For me, Fantin read like a B-movie villain; he does a lot of cackling and has his own dungeon/laboratory (for reals). He’s trying to discover the secret of the Philosopher’s Stone, an alchemic formula that turns base metals into gold and grants eternal life. He believes that God intends for him to have this secret, and that he’s the descendant of Mary Magdalen—the “Whore Saint” in his words. This explains why he gets to be a man-slut and also a man of God (convenient, right?).
Fantin’s search for the Philosopher’s Stone seems to involve crushing shit up and boiling it. I’m not entirely sure I understood what his diabolical plans were all about and I eventually just wrote him off as crazy as fuck.
Following Henry’s orders, Gavin retrieves Madelyne from Lock Rose Abbey and they begin their journey to court. Madelyne isn’t thrilled—she planned on taking her final vows and devoting her life to God. Gavin is also unsettled. He’s attracted to Madelyne and he’s all “Oh Noes! I have the lusty pants for a nun!” But how can Gavin resist? Madelyne is so clean:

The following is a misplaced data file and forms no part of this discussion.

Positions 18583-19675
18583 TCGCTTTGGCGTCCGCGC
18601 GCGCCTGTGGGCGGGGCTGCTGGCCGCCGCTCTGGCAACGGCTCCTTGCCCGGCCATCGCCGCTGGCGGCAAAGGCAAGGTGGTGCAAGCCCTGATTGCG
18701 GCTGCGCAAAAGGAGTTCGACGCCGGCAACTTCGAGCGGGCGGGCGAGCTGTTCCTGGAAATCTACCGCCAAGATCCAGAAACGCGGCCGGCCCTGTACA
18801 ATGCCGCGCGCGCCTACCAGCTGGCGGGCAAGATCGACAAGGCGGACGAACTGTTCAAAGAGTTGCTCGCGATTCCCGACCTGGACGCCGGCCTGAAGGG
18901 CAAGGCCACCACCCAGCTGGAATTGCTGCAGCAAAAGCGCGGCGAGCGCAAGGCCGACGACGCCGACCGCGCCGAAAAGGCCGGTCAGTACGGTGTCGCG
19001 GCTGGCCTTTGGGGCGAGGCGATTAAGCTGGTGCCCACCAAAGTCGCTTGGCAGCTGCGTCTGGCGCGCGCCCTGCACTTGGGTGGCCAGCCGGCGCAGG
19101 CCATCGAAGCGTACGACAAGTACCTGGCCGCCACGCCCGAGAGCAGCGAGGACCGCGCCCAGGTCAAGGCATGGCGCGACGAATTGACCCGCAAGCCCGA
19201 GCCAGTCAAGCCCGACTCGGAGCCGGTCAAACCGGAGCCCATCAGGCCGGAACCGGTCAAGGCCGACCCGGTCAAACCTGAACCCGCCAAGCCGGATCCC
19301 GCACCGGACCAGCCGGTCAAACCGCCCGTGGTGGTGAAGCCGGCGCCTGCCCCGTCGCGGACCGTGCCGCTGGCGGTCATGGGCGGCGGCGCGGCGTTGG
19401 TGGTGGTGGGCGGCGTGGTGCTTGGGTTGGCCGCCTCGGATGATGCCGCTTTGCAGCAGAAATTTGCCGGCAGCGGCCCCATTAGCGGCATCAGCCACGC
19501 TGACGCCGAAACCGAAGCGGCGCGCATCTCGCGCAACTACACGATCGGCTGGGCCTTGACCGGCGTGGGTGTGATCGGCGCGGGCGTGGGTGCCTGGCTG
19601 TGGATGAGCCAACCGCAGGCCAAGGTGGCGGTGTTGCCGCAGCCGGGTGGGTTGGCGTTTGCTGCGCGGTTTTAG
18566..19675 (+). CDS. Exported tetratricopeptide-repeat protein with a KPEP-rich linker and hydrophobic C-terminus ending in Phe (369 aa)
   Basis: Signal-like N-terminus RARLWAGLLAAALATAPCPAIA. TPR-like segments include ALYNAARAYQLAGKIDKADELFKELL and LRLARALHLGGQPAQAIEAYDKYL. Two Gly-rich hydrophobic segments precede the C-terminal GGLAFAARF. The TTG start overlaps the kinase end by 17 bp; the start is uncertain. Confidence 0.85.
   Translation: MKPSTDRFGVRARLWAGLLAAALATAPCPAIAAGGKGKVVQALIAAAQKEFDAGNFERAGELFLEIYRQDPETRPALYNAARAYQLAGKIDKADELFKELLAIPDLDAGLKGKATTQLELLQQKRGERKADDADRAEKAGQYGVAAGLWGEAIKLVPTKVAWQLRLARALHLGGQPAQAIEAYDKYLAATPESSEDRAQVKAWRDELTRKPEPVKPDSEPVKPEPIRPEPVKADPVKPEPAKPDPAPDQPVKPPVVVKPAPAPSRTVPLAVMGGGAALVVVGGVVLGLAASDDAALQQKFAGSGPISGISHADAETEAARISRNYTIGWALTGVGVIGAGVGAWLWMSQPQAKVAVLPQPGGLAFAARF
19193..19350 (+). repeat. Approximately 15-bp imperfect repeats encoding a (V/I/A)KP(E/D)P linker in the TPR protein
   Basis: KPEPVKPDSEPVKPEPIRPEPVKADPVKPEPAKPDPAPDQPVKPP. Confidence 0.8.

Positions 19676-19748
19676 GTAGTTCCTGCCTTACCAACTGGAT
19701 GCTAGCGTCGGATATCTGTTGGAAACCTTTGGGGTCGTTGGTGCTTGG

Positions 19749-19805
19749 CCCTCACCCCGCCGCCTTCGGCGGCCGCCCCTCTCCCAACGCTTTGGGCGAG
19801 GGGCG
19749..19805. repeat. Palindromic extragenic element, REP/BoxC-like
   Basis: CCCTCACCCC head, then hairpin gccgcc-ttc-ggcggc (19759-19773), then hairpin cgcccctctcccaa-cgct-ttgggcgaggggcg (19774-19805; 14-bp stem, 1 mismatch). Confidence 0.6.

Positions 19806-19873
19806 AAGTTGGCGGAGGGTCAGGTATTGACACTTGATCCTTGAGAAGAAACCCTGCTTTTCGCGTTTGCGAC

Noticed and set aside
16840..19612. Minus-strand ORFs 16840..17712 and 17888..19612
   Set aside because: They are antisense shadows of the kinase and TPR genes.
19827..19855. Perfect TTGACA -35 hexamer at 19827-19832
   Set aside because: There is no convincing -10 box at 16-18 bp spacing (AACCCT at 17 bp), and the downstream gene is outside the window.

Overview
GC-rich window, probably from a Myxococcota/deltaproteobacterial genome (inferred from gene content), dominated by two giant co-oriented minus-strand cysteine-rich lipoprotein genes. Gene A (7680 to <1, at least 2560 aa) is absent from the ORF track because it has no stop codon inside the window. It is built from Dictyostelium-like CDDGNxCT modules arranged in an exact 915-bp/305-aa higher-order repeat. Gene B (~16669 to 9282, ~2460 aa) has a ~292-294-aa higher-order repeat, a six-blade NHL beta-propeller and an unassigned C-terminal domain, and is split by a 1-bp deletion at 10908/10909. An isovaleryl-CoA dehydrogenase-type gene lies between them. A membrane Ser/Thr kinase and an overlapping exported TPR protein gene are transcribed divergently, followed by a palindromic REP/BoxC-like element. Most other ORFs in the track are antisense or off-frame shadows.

“It had been so long that he’d embraced or kissed a woman that did not smell of the farm, or did not need to scratch the fleas and lice that infested her hair.” (Gleason 269).
She is critter-free. How sexy is that, folks?
Madelyne also notices some stirrings beneath her skirts. Gavin frightens most people—he’s distant and stormy and very alphaholish. Being a healer, Madelyne sees that this is all to cover his pain, and she yearns to soothe him. Also to make-out, but mostly to soothe. Although not explicitly stated, I believe Gavin is also lice free, so he’s got that going too. Hot damn.